© 2024 Ideastream Public Media

1375 Euclid Avenue, Cleveland, Ohio 44115
(216) 916-6100 | (877) 399-3307

WKSU is a public media service licensed to Kent State University and operated by Ideastream Public Media.
Play Live Radio
Next Up:
0:00 0:00
Available On Air Stations
To contact us with news tips, story ideas or other related information, e-mail newsstaff@ideastream.org.

Working from home is here to stay but it could pose a financial burden for Ohio cities

[Anrita1705 / Pixabay]

A new study predicts working from home will continue after the pandemic, and the trend will put a burden on the finances of cities across Ohio.

The Ohio Mayors Alliance report found that one in three Ohioans could opt to work from home at least part of the week.

The study looked at economic data from 10 Ohio cities, including Akron, Cincinnati, Columbus, Dayton, Elyria, Fairfield, Kettering, Springfield, Strongsville and Toledo.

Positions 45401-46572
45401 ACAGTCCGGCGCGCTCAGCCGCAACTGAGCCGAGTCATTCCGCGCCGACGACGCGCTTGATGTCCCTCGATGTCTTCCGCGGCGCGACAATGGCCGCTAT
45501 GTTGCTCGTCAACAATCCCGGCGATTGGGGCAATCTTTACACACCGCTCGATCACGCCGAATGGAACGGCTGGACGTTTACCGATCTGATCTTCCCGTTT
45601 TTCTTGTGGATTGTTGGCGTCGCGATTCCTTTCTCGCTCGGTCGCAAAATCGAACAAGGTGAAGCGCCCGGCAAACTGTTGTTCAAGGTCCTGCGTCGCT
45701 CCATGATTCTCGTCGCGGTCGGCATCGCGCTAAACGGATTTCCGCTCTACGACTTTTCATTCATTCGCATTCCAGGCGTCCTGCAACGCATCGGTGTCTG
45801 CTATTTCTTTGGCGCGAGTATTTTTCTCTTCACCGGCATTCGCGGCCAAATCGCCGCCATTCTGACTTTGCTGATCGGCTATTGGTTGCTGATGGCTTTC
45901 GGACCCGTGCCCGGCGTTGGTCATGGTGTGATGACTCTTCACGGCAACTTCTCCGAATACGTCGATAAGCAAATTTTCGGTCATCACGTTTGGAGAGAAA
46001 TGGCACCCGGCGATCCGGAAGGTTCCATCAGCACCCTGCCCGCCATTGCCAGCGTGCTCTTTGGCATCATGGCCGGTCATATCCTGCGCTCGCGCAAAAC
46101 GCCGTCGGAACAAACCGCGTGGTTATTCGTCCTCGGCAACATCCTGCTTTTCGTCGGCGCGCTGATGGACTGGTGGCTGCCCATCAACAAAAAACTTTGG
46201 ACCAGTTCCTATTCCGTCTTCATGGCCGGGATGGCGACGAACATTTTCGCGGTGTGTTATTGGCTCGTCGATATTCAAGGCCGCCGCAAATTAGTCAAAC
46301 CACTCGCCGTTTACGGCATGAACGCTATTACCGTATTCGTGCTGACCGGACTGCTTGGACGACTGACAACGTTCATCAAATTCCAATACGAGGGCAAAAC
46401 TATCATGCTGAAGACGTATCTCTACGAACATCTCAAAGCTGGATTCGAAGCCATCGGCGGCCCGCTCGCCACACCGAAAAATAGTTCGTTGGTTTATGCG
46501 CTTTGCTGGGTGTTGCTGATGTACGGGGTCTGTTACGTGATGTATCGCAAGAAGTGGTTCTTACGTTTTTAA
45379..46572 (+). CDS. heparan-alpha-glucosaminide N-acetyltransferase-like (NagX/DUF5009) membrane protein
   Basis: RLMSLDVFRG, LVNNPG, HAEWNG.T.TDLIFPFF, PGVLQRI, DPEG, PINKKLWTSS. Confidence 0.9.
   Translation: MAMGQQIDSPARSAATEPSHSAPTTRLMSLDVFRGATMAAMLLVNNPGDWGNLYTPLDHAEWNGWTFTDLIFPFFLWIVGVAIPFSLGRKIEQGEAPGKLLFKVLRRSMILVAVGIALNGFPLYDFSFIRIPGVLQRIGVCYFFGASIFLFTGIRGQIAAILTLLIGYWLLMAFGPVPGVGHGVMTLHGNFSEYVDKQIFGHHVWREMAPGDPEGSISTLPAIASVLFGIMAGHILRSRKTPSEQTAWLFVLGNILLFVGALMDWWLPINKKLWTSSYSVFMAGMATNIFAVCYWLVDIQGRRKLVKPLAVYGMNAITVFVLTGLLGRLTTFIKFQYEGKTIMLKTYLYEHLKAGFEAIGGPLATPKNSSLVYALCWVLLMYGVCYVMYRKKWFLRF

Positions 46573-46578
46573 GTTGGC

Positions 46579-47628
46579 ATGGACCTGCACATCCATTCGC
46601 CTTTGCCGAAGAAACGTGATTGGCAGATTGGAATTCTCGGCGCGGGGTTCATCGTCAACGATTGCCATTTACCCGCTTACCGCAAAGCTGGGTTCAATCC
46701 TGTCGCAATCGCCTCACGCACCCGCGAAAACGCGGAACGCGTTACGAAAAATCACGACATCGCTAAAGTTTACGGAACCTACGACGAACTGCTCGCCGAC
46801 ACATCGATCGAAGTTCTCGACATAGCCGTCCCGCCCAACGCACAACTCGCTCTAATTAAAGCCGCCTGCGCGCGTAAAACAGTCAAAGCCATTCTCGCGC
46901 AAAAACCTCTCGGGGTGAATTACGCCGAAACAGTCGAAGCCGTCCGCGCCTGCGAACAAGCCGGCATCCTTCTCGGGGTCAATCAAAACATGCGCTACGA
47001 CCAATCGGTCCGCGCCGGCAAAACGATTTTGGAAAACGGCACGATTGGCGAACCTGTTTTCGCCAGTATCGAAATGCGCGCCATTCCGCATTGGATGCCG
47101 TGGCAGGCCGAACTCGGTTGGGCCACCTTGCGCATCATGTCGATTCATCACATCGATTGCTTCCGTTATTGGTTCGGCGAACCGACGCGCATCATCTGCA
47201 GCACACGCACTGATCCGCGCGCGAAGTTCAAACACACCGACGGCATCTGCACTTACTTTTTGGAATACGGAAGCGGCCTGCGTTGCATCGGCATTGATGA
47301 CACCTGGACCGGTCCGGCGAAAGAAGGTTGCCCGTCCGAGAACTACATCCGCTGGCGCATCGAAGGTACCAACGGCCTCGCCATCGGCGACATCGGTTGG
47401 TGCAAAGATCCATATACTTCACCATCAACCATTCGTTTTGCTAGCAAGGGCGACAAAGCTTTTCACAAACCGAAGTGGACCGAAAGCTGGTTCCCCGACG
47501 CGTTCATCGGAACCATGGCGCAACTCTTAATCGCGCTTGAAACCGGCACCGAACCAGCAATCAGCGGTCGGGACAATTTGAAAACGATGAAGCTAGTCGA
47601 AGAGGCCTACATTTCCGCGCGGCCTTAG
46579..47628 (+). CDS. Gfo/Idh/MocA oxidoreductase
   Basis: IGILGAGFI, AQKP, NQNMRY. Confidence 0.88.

It found remote working could result in losses in municipal income tax revenue ranging from 6 to 17 percent.

OMA Executive Director Keary McCarthy said while working from home isn't a bad thing, it does come with the potential for some unintended consequences.

"It could have a significant impact on our ability to invest in public safety, maintain our roads and bridges do all the basic services that are so essential to our cities around the state," said McCarthy.

Summary of Likely Impacts of WFH on Income Tax Collections by Ohio Cities as Percent of Tax Collections (General Fund Only)
City High Medium Low
Akron 7% 4% 3%
Cincinnati 12% 7% 5%
Columbus 12% 7% 4%
Dayton 17% 10% 6%
Elyria 14% 9% 6%
Fairfield 15% 9% 6%
Kettering 12% 7% 5%
Springfield 10% 6% 4%
Strongsville 6% 4% 3%
Toledo 6% 3% 2%

McCarthy said the Ohio Mayors Alliance is not currently asking for additional state funding to make up the difference but said the impact of working from home needs to be closely monitored.

"We fundamentally believe that you know, the fiscal health of our cities and the economic interests of the state are inextricably tied. And we can't have a strong vibrant statewide economy unless we have strong, vibrant cities," said McCarthy.

You can read the full report here.

Copyright 2021 WOSU 89.7 NPR News. To see more, visit WOSU 89.7 NPR News.